At least at first, publishers reportedly won’t have a way of distinguishing referral traffic from the News Tab from other parts of Facebook, such as groups. Participating outlets must build a separate API that the News platform can ingest directly, according to Digiday, and it’s unclear how newsrooms will interact with Facebook’s team of curators on a day-to-day basis.

However, what is clear is Facebook’s zeal for Facebook News. Business Insider reports that Zuckerberg told at least one media executive the tab could attract up to 15% of Facebook’s over 2 billion users, and Facebook is said to have offered to pay some news outlets upwards of $3 million to license content.

News is something of a rejiggering of the Explore Feed, a Facebook redesign scrapped last year that would’ve bifurcated the News Feed into content from (1) friends and family and (2) brands, publishers, and businesses. Zuckerberg justified the move prior to its abandonment by asserting it would deemphasize virility in favor of sources users deemed trustworthy.

Last year, Facebook implemented a series of planned changes intended to reduce the prevalence of posts from businesses, brands, and publishers in the News Feed. In a lengthy statement published in January 2018, Zuckerberg said the algorithmic tweaks were in response to complaints that public content had “crowded out” personal moments.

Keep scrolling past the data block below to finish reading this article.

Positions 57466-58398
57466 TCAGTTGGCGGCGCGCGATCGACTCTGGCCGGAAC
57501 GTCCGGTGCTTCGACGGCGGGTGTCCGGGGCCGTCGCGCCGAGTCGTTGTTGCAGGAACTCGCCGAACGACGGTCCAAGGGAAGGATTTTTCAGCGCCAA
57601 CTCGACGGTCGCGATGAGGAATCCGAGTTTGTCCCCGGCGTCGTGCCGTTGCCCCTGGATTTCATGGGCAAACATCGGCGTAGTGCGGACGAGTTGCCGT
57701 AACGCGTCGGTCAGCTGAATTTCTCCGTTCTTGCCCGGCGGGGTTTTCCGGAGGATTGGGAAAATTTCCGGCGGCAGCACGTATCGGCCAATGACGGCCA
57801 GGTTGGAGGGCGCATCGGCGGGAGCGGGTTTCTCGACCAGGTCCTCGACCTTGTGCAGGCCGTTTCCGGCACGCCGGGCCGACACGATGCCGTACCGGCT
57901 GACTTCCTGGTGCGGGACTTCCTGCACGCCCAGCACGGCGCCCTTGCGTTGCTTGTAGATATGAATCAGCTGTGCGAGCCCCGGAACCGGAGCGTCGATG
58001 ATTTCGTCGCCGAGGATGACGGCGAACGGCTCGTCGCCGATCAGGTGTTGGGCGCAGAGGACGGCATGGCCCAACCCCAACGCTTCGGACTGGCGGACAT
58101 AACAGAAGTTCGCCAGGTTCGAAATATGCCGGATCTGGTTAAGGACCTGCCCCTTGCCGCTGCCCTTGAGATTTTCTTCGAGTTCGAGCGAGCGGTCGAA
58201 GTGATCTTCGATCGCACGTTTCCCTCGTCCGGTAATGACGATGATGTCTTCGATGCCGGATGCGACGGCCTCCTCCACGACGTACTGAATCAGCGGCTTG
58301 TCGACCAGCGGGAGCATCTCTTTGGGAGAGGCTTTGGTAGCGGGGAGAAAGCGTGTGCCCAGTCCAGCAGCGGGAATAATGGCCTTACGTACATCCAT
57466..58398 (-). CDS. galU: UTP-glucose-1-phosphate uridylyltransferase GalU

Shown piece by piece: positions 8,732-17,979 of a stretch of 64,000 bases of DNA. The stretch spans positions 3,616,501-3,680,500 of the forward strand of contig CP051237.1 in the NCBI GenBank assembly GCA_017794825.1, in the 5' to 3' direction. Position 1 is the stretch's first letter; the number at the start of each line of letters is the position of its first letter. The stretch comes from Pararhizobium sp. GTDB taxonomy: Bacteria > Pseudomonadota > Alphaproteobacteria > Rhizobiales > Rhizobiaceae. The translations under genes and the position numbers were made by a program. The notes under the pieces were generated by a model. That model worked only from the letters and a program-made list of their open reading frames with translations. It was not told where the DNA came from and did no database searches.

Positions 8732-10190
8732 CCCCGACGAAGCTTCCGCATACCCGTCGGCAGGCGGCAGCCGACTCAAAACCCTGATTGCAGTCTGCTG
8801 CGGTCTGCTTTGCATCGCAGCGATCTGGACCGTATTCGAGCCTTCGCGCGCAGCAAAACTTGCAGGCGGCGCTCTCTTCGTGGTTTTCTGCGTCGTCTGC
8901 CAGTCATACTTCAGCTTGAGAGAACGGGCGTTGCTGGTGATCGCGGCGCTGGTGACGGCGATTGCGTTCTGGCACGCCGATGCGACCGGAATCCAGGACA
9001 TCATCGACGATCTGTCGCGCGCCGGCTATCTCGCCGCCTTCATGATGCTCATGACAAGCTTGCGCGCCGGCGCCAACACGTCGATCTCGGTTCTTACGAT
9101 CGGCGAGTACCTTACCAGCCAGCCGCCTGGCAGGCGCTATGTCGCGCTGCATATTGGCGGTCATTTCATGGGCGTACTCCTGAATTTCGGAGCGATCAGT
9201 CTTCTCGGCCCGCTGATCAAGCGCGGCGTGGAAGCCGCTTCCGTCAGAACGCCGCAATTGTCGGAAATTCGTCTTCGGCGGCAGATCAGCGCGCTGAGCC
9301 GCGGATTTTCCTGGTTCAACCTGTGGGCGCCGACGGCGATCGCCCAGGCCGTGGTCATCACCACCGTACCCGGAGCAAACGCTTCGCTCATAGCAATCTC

“[Research has shown that] strengthening our relationships improves our well-being and happiness,” he said, “[W]e feel a responsibility to make sure our services aren’t just fun to use, but also good for people’s well-being.”

Facebook has in recent years taken a number of steps to address criticism of the News Feed’s content mix. In April, the company outlined steps to stop scams and other “problematic” posts from going viral on the platform (particularly within private Facebook groups). And in 2016, it shut down a trending topics feature that a Gizmodo report alleged suppressed stories featuring conservative points of view.

Facebook is hoping News will avoid a similar fate.

“Facebook News was built to bring people closer to the stories that affect their lives. We’ll continue to learn, listen, and improve News as it rolls out more broadly,” wrote Brown and Sarantakos. “We hope this work aids in our effort to sustain great journalism and strengthen democracy.”